ISS Discusses Shareholder Resolutions on Lobbying

Shareholder resolutions filed in the 2022 proxy season reflect continuing investor concern over lobbying activities and whether they are consistent with a company’s public positions and aligned with shareholder interests. However, the passage of only two such resolutions indicates that the majority of shareholders are satisfied with company efforts to address these concerns.

In this series of snapshots, ISS Corporate Solutions examines the key corporate issues raised by this season’s shareholder resolutions. This time, we look at resolutions on lobbying, including activities focused on climate. Voting results are based on filings by companies up to June 13, 2022.

More shareholder resolutions were filed during the 2022 proxy season than the previous year, with 586 environmental and social shareholder proposals submitted at U.S. companies so far, compared to 561 in 2021. Though many have since been withdrawn, many have been or will be voted on. According to data from ISS Corporate Solutions, 569 shareholder resolutions on ESG issues have either been voted on or are pending in annual meetings through November this year.

Some 31 proposals on lobbying were filed during this year’s proxy season, including three focused on climate, 27 of which have been voted on. Of those, just two received majority support, at Netflix and The Travelers Companies, Inc. A proposal at Gilead Sciences received 49.9% support. Overall, average support was at 31.8%. While many shareholders remain concerned about companies’ lobbying activities, both direct and indirect, the failure rate of such proposals indicates that the majority of investors are convinced that additional disclosures made by companies that have long been targeted by such proposals mark a sufficient improvement over past practices.

Climate Lobbying

Climate lobbying proposals are relatively new. They reflect shareholder concerns that the lobbying positions of companies and/or their trade associations do not match the companies’ public positions and/or their alignment with the goals of the Paris Agreement. Most of the resolutions that were filed on this issue were withdrawn after companies agreed to increase disclosures regarding the Paris alignment of their direct and indirect lobbying.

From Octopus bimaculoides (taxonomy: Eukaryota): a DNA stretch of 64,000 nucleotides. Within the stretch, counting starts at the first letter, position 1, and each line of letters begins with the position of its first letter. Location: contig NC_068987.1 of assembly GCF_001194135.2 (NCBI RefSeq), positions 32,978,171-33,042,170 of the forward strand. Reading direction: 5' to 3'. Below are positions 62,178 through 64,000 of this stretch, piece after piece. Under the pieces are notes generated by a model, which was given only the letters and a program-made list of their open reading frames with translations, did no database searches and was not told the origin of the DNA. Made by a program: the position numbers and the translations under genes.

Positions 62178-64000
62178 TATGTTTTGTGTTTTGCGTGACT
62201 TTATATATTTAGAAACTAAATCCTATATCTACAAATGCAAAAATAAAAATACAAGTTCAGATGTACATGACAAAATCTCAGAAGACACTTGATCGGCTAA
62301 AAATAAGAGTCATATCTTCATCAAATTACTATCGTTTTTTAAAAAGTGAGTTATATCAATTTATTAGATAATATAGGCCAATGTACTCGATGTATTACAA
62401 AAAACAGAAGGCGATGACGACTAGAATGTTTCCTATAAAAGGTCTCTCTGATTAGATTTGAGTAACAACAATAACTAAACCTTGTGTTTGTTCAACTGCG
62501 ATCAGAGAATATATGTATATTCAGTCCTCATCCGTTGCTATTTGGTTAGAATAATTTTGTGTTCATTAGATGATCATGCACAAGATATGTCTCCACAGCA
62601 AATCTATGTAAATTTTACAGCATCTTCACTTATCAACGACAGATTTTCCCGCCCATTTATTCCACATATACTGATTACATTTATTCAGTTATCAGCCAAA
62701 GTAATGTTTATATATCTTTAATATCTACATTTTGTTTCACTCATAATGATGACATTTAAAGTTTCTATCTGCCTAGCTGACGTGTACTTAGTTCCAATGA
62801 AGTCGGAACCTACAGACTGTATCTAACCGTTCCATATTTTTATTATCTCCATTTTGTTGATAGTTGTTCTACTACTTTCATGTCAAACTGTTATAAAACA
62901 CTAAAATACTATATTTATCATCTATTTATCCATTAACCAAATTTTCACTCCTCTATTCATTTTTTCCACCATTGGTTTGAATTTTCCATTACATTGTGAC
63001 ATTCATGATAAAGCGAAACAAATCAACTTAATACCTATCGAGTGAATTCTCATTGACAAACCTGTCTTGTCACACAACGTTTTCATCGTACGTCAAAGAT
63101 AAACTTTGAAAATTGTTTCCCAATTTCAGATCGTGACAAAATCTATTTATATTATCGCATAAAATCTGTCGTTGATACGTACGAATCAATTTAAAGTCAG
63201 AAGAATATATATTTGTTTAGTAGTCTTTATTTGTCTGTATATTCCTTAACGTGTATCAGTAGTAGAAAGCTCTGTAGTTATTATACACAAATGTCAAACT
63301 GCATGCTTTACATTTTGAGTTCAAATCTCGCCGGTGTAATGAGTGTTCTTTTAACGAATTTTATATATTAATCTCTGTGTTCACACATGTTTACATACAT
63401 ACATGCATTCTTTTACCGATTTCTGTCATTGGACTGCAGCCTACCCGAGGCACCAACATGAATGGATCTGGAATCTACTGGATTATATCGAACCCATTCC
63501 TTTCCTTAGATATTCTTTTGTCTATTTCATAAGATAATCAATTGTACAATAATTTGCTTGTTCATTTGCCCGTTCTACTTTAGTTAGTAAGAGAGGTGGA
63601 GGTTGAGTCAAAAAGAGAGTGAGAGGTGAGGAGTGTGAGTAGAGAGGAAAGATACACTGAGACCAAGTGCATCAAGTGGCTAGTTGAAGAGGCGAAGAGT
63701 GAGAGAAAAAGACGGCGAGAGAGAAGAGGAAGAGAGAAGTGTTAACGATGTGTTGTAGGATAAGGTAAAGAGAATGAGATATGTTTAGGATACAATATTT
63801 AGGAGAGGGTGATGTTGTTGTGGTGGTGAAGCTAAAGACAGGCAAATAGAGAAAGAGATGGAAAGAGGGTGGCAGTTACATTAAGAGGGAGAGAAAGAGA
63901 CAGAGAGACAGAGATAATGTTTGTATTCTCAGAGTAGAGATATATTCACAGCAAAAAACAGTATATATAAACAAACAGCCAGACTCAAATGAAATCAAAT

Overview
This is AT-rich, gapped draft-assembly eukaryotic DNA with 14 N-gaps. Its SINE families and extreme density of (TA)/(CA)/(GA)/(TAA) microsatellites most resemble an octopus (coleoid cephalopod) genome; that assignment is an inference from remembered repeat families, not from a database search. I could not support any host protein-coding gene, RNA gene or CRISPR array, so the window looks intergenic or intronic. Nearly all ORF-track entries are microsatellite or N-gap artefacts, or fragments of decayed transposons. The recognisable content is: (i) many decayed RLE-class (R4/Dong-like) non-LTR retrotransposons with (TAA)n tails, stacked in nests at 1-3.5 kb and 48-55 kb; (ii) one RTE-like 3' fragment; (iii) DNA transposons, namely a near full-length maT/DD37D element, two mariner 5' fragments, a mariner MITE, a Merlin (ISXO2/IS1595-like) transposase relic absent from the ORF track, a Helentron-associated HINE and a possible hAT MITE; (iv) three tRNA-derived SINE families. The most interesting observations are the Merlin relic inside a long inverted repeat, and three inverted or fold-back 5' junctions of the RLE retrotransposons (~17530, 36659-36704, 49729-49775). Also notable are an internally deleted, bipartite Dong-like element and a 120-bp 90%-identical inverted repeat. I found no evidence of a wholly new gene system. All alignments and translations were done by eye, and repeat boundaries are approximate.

Third-party Reviews

In addition to the standard request for “full disclosure of a company’s direct and indirect lobbying activities and expenditures to assess whether its lobbying is consistent with its expressed goals and in the best interests of shareholders,” three companies faced resolutions requesting a third-party review of their lobbying activities. Those were Eli Lilly, Gilead Sciences and Johnson & Johnson, all part of a U.S. pharmaceutical industry that spends more on lobbying than almost any other sector. Indeed, Eli Lilly received both types of resolutions. The third-party review resolution requests an independent report into whether a company’s lobbying activities, directly and through its trade associations, align with its public policy positions and public statements. These resolutions typically received above average support from shareholders.

Late 2021 Proxy Season Votes

To expand coverage of these issues, the series also examines shareholder resolutions that were voted on between October and December last year, as several large companies hold annual meetings during this period and are often excluded from analyses. There were two votes on lobbying resolutions during this period, at Fox Corporation and Microsoft. These received very similar levels of support from shareholders as the average of those that were voted on during the 2022 season. However, as the Murdoch Family Trust owns two-fifths of the company’s voting shares, excluding these shares would show that a majority of public shareholders supported the resolution at Fox Corporation.

This post comest to us from Institutional Shareholder Services. It is based on the firm’s article, “Shareholder Resolutions in
Review: Lobbying Disclosures,” dated June 21, 2022, and available here. 

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